"The rhetoric has moved, especially in the U.S.," MacPherson said. "There's more and more support for a kind of Insite intervention that's beginning to go hand-in-hand with the growing consideration in this hemisphere that the criminalization of people who use drugs is counterproductive and needs to stop."

In Kahane's final scenario, "disruption," the problem of drugs is seen as one of equity. This is an aspect of the drug war that is barely addressed in North America, but in transit countries such as Central America, it's paramount.

"What this really is about is a problem of international fairness," Kahane explains. "The drug consumers are primarily in big countries like the U.S., Canada and Brazil, but the people who are dying are mostly in the transit countries: Guatemala, Honduras and Mexico. That's simply a situation that is unbearable."

From stalled to unstuck

One of the key organizers behind Social Innovation Week is Al Etmanski, founder of BC Partners for Social Impact.

He said that Vancouver's success in experimenting with and implementing new approaches to the drug problem is one great reason to host the events here, where innovation thrives across a number of sectors.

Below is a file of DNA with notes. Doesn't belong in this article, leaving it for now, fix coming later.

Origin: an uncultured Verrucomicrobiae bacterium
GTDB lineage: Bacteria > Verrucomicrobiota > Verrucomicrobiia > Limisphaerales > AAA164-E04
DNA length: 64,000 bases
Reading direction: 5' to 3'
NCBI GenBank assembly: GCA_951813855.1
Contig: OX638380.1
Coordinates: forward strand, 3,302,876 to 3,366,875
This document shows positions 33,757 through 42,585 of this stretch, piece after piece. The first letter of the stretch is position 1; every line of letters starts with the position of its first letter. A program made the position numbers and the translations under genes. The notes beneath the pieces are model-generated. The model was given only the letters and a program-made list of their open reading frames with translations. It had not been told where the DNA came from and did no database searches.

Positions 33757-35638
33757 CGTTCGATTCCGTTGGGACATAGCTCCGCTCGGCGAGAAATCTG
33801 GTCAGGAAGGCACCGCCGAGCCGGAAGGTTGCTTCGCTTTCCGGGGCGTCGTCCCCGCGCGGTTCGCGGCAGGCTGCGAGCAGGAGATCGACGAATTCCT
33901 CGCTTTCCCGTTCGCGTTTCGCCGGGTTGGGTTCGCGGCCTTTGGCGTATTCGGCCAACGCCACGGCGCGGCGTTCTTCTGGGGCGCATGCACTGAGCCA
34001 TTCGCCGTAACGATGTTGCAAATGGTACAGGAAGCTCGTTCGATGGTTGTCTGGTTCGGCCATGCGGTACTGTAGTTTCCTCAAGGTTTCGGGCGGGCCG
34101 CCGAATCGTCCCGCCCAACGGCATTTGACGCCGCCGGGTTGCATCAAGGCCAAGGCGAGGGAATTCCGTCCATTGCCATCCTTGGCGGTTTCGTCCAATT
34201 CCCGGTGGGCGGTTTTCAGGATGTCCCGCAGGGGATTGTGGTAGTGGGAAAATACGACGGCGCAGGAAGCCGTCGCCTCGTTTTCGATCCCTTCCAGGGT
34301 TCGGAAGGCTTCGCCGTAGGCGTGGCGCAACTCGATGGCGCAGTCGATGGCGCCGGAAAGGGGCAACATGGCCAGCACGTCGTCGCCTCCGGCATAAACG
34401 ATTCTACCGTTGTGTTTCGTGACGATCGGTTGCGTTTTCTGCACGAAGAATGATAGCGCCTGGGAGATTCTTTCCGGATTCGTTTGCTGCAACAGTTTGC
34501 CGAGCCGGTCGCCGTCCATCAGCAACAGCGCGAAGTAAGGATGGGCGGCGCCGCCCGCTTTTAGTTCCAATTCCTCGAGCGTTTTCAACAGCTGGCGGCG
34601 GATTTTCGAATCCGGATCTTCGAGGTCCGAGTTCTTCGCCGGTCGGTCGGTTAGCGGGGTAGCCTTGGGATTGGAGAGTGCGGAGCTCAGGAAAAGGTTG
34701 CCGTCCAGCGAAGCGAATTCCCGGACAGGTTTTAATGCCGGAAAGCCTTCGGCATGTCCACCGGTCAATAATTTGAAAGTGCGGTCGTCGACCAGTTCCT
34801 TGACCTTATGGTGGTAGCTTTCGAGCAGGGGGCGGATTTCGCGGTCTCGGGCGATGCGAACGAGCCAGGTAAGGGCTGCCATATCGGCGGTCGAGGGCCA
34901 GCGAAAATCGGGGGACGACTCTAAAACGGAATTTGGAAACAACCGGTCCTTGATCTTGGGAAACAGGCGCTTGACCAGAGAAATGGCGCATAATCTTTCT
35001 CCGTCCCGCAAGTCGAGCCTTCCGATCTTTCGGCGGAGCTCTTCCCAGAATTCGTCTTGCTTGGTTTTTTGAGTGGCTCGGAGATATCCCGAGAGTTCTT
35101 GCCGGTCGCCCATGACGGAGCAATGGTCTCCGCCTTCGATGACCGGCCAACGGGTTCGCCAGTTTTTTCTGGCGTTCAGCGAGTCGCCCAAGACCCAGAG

"Social innovation becomes a way to take a fresh look at how we solve these problems. They're tougher than we thought, and everything we throw at them doesn't seem to work," he said.

"For us, (Social Innovation Week) has become an amazing opportunity to explore and to pursue solutions that can address the source of the problems, not just dealing with their effects."

For MacPherson and Kahane, the drug reform movement could use an injection of innovation right now.

"What I'm hoping for, from the social innovation field and from our week in Vancouver, is this idea that we are going to have to try out other ways of doing things," Kahane said.

"It's not like me sitting in my living room or in a meeting room can figure out the answer to everything. We've got to create spaces for people to experiment and try different approaches -- and find a way forward."  [Tyee]

Read more: Health